Sporrer Fosters Growth, Positive Culture at Exit

Scott Sporrer has been named San Diego Business Journal’s CFO of the Year in the Small Private Company category. Sporrer is the CFO at Exit Consulting Group. As a seasoned CFO, he provides clients with perspective and guidance across a broad range of matters typically experienced through the life cycle of a business.

Scott Sporrer (Exit Consulting Group, Inc.) Photo courtesy of Exit Consulting Group

With 20 years of experience in public accounting, investment banking, and operational experience at the executive level growing public and private companies, Sporrer enjoys supporting business owners to not only stabilize and grow their business but to realize their personal and professional dreams.

“Scott Sporrer embodies the qualities of an exemplary financial leader,” said Exit’s CEO, Andrea Steinbrenner, who nominated him for the honor. “His impact on the organization is evident in the growth and positive culture cultivated within the company.”


Financial Strategies Strengthens Market Position

Under Sporrer’s financial leadership, Exit has been able to grow financially by implementing effective cost management strategies resulting in significant savings and improved overall financial health. Since the start of 2023, Sporrer’s financial strategies have only strengthened the company’s market position, contributing to its competitiveness and sustained growth.

“Through the keen ability to navigate and mitigate financial risks, as well as by streamlining financial processes, Scott has ensured the company’s stability in a dynamic business environment,” Steinbrenner said. “He consistently displays visionary leadership, steering the financial department towards success by fostering a culture of excellence.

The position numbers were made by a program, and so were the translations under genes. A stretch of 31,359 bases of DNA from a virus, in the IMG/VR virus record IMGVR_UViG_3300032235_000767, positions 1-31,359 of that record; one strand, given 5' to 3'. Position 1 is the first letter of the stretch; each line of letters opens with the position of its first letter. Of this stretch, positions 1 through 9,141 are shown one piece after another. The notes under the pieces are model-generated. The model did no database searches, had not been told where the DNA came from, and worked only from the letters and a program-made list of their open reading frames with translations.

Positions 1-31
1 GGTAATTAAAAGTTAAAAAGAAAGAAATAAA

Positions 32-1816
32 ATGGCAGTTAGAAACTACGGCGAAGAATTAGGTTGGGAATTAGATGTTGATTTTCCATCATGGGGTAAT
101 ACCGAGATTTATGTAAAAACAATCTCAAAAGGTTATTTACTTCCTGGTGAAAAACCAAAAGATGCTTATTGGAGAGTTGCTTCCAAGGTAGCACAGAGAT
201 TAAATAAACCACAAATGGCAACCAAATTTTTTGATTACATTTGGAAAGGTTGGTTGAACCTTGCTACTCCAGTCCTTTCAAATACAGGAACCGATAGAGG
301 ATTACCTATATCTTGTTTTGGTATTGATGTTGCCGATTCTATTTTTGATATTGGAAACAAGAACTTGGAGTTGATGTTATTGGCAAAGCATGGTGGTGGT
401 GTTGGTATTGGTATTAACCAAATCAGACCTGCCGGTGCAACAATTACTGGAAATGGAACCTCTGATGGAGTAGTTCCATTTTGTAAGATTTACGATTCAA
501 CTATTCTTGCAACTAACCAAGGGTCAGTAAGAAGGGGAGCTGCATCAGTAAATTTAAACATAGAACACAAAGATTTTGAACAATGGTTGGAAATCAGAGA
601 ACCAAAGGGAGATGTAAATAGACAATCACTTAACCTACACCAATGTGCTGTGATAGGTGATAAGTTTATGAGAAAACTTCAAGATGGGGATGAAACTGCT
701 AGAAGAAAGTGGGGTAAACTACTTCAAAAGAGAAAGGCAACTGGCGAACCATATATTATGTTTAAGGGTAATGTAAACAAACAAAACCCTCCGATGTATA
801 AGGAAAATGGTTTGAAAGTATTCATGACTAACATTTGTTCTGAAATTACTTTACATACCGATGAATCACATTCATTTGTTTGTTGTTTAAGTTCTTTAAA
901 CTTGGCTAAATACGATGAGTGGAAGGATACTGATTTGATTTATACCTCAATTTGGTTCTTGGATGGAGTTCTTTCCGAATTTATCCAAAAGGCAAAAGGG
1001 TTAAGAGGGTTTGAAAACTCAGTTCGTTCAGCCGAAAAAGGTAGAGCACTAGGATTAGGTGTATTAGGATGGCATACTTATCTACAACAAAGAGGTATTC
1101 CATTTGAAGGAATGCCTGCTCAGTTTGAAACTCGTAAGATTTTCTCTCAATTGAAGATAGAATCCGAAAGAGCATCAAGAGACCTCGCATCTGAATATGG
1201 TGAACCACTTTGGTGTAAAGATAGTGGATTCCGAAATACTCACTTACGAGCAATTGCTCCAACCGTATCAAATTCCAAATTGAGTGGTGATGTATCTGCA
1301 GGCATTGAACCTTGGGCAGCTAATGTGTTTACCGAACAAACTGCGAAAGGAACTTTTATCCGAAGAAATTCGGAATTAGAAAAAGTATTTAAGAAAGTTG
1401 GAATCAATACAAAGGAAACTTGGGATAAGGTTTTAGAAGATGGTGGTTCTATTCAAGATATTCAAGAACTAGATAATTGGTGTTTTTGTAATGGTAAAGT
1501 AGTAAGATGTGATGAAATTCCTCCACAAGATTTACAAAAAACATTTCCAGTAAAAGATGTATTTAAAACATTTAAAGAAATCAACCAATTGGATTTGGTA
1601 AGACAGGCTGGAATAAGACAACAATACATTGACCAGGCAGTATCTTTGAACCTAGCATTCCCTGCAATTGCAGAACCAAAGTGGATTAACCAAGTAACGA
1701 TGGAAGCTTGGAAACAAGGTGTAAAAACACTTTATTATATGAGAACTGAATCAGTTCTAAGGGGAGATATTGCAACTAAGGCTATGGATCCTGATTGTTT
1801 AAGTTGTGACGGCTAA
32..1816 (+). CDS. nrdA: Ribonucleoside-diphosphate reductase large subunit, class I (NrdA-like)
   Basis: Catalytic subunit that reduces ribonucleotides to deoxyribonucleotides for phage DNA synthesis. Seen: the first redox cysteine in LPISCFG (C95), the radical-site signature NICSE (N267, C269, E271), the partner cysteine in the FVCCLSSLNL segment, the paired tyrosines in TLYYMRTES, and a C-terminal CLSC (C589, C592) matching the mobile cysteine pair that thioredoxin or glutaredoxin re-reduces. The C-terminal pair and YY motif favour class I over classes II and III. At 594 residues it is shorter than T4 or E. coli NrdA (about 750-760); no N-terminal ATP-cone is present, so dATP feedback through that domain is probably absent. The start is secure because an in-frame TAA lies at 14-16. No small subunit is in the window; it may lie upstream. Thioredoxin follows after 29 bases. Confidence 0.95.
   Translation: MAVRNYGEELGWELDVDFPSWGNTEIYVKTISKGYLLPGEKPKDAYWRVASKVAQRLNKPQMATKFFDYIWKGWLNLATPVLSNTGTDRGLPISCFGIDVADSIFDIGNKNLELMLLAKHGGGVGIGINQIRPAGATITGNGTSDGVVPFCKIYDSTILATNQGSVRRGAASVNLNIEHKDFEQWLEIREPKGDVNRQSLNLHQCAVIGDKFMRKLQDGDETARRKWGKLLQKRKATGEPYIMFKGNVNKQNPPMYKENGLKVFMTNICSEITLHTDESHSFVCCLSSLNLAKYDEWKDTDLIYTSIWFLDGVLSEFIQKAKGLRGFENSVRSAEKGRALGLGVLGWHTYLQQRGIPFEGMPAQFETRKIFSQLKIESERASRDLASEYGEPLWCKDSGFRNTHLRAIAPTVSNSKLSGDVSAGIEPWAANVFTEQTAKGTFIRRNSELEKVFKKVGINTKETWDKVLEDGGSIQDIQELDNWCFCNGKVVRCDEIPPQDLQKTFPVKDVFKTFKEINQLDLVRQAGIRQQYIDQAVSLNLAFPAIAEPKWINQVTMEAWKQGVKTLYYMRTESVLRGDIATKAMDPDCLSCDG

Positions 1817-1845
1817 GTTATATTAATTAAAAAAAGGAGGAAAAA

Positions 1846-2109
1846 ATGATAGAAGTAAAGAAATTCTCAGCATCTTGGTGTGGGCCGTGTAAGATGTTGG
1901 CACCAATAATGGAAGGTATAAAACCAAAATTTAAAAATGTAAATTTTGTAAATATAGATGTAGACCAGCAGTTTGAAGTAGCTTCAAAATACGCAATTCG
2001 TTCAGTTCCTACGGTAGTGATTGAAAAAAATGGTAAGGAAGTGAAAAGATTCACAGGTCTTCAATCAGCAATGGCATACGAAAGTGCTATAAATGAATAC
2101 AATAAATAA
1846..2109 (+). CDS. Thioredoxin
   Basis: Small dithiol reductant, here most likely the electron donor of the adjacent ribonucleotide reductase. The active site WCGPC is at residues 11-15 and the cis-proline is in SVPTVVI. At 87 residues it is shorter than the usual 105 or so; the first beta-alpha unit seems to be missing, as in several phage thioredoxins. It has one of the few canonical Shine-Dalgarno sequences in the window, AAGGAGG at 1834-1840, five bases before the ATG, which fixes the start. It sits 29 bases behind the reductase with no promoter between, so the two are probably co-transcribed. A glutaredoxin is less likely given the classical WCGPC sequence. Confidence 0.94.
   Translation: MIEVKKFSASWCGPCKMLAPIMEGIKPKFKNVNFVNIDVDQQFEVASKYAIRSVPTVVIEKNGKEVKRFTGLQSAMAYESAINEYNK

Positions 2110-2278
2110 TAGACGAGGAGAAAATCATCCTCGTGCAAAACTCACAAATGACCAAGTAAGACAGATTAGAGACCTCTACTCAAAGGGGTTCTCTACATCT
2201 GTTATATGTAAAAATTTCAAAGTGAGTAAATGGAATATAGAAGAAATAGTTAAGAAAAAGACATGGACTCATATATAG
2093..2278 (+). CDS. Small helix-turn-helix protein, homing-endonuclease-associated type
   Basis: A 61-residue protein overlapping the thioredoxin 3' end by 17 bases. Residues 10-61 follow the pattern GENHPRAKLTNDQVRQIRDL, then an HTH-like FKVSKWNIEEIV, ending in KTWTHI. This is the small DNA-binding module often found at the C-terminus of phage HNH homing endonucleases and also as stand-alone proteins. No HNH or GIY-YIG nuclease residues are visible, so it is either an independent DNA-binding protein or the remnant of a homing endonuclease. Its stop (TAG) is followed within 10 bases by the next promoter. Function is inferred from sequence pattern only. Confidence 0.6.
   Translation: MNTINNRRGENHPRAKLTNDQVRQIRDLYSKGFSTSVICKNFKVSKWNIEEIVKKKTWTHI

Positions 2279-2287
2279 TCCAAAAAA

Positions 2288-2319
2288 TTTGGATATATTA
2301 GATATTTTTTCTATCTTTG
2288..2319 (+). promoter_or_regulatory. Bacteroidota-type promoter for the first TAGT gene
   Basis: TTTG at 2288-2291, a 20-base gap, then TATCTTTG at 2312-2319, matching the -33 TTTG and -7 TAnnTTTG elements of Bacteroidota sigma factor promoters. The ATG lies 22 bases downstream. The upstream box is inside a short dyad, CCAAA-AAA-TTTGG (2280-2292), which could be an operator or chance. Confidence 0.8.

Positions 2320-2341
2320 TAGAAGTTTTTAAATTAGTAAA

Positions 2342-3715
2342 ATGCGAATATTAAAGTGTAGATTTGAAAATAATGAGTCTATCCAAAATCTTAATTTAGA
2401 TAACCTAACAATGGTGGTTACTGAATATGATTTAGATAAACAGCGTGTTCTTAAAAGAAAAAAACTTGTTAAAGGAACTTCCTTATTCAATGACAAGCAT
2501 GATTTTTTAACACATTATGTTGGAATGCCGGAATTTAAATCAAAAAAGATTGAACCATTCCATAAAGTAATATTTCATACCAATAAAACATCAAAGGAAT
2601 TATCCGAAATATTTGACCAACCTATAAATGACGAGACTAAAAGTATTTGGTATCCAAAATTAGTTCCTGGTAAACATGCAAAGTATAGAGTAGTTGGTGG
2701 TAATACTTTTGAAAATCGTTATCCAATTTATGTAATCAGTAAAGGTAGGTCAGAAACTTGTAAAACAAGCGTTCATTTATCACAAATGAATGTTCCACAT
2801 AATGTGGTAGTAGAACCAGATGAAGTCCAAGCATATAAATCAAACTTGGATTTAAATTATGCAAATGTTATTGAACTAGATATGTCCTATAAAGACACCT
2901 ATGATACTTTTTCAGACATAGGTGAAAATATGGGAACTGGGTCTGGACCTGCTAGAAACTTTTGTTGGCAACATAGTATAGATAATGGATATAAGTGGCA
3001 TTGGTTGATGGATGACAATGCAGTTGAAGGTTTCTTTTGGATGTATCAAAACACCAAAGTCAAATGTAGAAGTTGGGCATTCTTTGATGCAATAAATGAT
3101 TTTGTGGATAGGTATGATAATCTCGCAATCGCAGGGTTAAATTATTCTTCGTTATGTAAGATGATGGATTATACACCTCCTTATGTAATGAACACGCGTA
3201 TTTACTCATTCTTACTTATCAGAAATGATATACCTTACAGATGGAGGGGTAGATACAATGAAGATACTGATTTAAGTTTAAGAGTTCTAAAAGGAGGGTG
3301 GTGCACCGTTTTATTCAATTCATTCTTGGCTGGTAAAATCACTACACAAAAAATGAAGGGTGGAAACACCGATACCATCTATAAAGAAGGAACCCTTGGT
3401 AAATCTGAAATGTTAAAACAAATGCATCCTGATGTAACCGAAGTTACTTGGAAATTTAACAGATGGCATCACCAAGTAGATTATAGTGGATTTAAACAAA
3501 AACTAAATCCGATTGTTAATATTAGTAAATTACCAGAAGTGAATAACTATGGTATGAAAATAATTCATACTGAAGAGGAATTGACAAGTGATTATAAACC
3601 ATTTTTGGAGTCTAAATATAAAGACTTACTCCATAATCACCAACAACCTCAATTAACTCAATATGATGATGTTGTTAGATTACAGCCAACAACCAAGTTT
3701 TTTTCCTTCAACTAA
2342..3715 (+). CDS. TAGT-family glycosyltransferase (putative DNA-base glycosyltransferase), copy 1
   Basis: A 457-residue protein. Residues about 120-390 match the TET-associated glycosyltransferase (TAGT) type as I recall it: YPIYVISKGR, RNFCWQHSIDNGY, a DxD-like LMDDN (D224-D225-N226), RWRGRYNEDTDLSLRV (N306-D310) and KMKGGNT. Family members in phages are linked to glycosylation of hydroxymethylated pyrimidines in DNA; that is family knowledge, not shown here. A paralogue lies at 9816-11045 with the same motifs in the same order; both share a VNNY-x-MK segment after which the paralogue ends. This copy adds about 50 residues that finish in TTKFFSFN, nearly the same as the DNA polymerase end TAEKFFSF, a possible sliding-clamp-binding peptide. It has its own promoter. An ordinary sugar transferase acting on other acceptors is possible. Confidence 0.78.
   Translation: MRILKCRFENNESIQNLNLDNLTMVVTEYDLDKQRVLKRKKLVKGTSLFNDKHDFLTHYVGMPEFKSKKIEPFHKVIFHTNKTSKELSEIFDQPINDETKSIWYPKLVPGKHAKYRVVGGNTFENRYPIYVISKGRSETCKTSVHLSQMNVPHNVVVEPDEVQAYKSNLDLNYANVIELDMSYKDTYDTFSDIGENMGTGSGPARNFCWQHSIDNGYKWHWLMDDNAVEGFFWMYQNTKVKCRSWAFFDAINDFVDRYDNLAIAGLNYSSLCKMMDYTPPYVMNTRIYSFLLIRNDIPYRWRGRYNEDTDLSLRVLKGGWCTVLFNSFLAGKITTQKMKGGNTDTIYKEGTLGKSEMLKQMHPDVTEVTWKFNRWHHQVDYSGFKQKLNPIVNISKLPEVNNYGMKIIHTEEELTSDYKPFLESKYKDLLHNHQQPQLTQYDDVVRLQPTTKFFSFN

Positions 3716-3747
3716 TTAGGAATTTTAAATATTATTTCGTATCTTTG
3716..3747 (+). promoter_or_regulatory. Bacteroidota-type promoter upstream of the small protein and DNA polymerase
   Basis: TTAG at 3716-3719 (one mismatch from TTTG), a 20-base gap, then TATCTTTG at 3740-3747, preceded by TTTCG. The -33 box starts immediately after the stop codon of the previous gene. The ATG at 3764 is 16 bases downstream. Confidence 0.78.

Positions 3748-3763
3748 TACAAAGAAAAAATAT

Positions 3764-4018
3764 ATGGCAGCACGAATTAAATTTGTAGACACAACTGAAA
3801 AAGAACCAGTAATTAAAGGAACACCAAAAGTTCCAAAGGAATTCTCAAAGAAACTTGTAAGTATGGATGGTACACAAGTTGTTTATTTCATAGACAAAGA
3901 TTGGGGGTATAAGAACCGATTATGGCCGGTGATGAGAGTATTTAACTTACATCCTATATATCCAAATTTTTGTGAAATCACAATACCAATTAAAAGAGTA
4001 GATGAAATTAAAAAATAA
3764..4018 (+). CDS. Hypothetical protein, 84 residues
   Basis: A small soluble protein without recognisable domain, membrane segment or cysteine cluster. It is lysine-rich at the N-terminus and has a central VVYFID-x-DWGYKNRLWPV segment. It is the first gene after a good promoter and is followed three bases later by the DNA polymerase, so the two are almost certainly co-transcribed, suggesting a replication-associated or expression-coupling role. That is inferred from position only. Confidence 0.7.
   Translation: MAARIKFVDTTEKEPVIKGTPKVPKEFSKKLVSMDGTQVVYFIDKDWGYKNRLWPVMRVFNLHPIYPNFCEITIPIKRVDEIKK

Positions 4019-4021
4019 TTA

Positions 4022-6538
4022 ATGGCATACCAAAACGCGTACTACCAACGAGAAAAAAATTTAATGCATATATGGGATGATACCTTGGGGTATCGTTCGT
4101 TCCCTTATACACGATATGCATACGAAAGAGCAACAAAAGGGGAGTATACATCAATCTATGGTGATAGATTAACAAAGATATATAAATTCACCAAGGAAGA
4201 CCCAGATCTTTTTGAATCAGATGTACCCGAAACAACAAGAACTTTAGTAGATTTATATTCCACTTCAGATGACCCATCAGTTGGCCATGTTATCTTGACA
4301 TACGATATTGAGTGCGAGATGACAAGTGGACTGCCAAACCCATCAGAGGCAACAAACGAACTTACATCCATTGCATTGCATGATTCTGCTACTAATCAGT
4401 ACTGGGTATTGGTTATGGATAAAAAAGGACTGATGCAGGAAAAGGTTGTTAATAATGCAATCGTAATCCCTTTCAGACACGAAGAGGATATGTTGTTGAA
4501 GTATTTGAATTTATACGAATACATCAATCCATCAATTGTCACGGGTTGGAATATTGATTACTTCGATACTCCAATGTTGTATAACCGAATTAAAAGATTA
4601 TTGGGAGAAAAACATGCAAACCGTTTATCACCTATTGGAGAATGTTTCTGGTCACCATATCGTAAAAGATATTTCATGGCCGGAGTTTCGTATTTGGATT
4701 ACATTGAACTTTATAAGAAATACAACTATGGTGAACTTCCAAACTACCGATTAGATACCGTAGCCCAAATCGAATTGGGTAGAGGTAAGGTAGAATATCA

“His adaptability has allowed him to face challenges to market changes and regulatory shifts with agility and strategic insight,” Steinbrenner continued.

“He successfully collaborates with cross-functional teams, breaking down silos and ensuring a unified approach to financial decision-making, and at the same time communicating complex financial concepts in a clear and accessible manner to foster understanding and buy-in from stakeholders at all levels.”

Sporrer’s financial stewardship has only enhanced the shareholder value, earning the confidence of stakeholders. His emphasis on pushing and maintaining the company’s culture and employee morale is recognized in his encouragement of transparent communication and recognition of financial achievements.

The Business Journal recently caught up with Sporrer to learn more about his career journey as a CFO.

Scott Sporrer and the team from Exit Consulting Group. Photo courtesy of Exit Consulting Group

Q: At what stage in your life did you set your sights on the CFO’s office?

A: After my first few years at Ernst & Young, it became clear that a natural career progression from public accounting was to become a CFO. Though I had not made a definitive conclusion that the CFO role was my goal, it certainly served as a north star in my choices for the next 10 years.

Q: What put you on the path to getting there?

A: As career opportunities were presented, I focused on broadening my experiences across venture-backed startups, investment banking and scaling operations. Eventually, I served in the CFO role for a publicly traded small cap company with a roll-up strategy in the footwear and apparel space. A focus on building to scale and value creation has been a consistent theme throughout my entire career.

Q: Think back over your career. Up to this point, what is the accomplishment you are most proud of?